Book highlights school days at VHS

Beth Rumsey, Staff Writer

From early beginnings as subscription schools, to the creation of Versailles High School and before the consolidation of the Holton and New Marion schools in 1966, “School Life”, a three year project, retraces the history of public education in Versailles and is full of anecdotal history, photos and remembrances.

According to author Dr. Alan Smith, “It was a fun project.” Dr. Smith is the son of the late Alan Smith, longtime pharmacist in Versailles and Katy Smith of Versailles. This book, “School Life: Remembrances of Versailles High School” is available for purchase at the Spencer Tyson Pharmacy and the Versailles and Friendship branches of the Friendship State Bank.

The Versailles school system began in 1850 as subscription schools. These were schools taught by a widow or an educated lady in her home for a fee. As stated in “School Life”, the education of pioneer children depended on the subscription schools. Early studies included the 3 R’s and spelling and lasted only 45-60 days. It wasn’t until 1887 that the Versailles School Board officially recognized high school.

As the attendance of Versailles High School increased, buildings grew to accommodate their needs.

Community involvement was vital to the success of a small town school. Examples of this can be seen in the construction of the first schools. Someone would donate the land; others would donate materials for construction and everyone would pitch in and build the school. Personal responsibility was assumed by the community, says Smith. Another example found in the book is of Dr. A.G. Williams offering free dental examinations for every child enrolled in the Versailles school. Chris Meyer, editor of “School Life” said, “If the community isn’t standing behind the school, it is sure to fail.” Meyer is the Marketing and Training Director for the Friendship State Bank. He is married to Cassandra, niece of Dr. Smith. Meyer also owns Four-Sep Publications in Friendship, which published “School Life.”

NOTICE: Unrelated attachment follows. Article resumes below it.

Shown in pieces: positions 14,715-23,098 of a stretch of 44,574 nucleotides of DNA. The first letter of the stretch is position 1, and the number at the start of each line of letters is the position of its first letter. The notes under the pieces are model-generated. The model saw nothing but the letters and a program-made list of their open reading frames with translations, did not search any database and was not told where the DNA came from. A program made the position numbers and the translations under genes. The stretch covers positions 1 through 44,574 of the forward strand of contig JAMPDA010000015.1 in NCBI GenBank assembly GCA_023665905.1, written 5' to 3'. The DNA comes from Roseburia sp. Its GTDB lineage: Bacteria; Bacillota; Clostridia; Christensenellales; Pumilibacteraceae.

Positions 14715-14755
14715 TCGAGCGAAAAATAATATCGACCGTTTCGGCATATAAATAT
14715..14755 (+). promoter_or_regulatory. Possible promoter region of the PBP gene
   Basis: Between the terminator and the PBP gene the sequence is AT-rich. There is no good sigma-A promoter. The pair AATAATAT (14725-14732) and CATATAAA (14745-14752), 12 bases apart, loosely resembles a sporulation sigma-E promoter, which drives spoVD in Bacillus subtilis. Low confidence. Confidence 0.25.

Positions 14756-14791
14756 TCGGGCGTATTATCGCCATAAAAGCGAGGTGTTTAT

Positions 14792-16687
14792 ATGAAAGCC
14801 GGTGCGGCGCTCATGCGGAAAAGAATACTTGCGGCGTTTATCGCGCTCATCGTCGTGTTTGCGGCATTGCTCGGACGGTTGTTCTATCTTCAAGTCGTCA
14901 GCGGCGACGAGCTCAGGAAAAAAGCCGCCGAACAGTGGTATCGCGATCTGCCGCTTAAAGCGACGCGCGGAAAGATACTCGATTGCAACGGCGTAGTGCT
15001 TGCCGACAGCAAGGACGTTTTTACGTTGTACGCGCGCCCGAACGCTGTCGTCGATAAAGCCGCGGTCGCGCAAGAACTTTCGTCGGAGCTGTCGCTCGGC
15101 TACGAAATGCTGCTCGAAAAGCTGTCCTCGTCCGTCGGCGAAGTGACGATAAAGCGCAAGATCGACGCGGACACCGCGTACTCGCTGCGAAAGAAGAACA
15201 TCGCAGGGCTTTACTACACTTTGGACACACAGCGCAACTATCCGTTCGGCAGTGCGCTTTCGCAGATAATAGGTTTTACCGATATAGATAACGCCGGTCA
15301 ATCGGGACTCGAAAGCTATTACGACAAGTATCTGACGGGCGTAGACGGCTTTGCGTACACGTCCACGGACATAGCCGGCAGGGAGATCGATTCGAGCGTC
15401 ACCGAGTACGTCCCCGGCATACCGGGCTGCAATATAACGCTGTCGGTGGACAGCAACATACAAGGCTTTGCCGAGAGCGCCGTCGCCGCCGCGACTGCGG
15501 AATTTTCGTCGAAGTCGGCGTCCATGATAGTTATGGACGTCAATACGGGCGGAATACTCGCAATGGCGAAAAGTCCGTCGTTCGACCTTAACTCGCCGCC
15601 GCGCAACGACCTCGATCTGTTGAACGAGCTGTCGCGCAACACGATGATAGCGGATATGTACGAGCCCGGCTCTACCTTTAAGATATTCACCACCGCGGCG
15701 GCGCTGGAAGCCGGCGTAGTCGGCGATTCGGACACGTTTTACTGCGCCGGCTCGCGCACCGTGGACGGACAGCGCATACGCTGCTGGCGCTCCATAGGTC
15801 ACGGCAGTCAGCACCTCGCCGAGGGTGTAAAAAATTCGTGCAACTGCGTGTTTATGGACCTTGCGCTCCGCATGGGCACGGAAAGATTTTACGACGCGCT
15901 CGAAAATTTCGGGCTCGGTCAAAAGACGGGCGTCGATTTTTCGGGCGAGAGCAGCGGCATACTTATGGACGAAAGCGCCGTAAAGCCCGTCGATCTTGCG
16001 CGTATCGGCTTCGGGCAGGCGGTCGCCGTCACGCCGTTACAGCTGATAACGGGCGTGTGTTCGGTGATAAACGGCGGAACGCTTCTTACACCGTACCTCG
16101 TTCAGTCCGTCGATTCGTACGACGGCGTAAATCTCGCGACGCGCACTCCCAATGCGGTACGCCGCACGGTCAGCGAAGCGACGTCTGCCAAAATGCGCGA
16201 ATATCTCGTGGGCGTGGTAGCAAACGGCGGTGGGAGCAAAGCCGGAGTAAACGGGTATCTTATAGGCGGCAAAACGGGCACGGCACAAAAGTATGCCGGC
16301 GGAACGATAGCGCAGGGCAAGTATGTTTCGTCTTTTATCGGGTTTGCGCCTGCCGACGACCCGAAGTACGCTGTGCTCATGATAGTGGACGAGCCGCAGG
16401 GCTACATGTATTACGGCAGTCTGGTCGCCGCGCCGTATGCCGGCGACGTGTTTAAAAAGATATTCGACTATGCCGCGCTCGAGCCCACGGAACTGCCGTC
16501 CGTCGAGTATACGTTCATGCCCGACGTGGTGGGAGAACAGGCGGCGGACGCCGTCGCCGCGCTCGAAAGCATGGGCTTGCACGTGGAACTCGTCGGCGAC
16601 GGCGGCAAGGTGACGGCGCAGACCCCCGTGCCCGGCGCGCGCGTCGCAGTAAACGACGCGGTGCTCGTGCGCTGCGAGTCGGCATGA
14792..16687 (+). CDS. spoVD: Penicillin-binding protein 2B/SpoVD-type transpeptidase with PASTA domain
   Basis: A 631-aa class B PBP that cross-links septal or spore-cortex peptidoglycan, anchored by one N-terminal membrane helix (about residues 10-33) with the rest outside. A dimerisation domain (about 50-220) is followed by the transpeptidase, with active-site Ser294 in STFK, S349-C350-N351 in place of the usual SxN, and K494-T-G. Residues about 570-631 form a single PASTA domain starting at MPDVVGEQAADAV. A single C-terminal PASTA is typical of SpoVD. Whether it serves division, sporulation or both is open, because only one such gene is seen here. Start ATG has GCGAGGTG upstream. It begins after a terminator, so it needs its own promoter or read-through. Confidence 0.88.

Athletics were a very important part of the Versailles School, as well as the community. Athletics tapped into a spirit of community and competition. It raised the level of entertainment. Even if you were a spectator, you could still be involved, says Smith. Early basketball games were played in a community building until the completion of the Tyson Auditorium in 1950. Tyson Auditorium allowed Versailles to host the Ripley County Tourney and sectional games. It also meant Versailles was able to play against larger schools in home and away games.

“School Life” is filled with photos from over the years. Included are drawings and photos of the early schools. One can mark the changes of appearance of the Versailles School from 1887 to 1938. Also of interest are the senior class photos from 1929 to 1966, along with candid photos of picnics, class trips, and class plays. One should not overlook the basketball photos, dating from 1911. Meyer stated that the amount of research that went into this book, especially the basketball pictures, was impressive.

Scattered throughout the photos are first hand accounts of school days. There are contributions from Ken Akers, Mary Margaret and William (Gus) Moorhead, and Marion Jackson. The first hand accounts make it [the book] more personal, says Smith. Read a sample from the Versailles Breezes, the school paper. Learn about school plays and senior trips from the student’s point of view. Discover how the basketball team became known as the Lions. One can read about the coach who, while attempting to teach a ball player how to slide into third base, accidentally catches his pants on fire due to matches in his pocket.

Special thanks were given to The Versailles Republican, the Ripley County Historical Society, and the Tyson Library for providing reference materials for the publication.

“School Life” is a fascinating history of school in Versailles. Follow the time line, gaze at the photos perhaps finding parents or grandparents and one will discover the traditions that are still followed by students today. As Marion Jackson, contributor to “School Life” stated, “We were among the luckiest high school students ever in Indiana history.”

School Life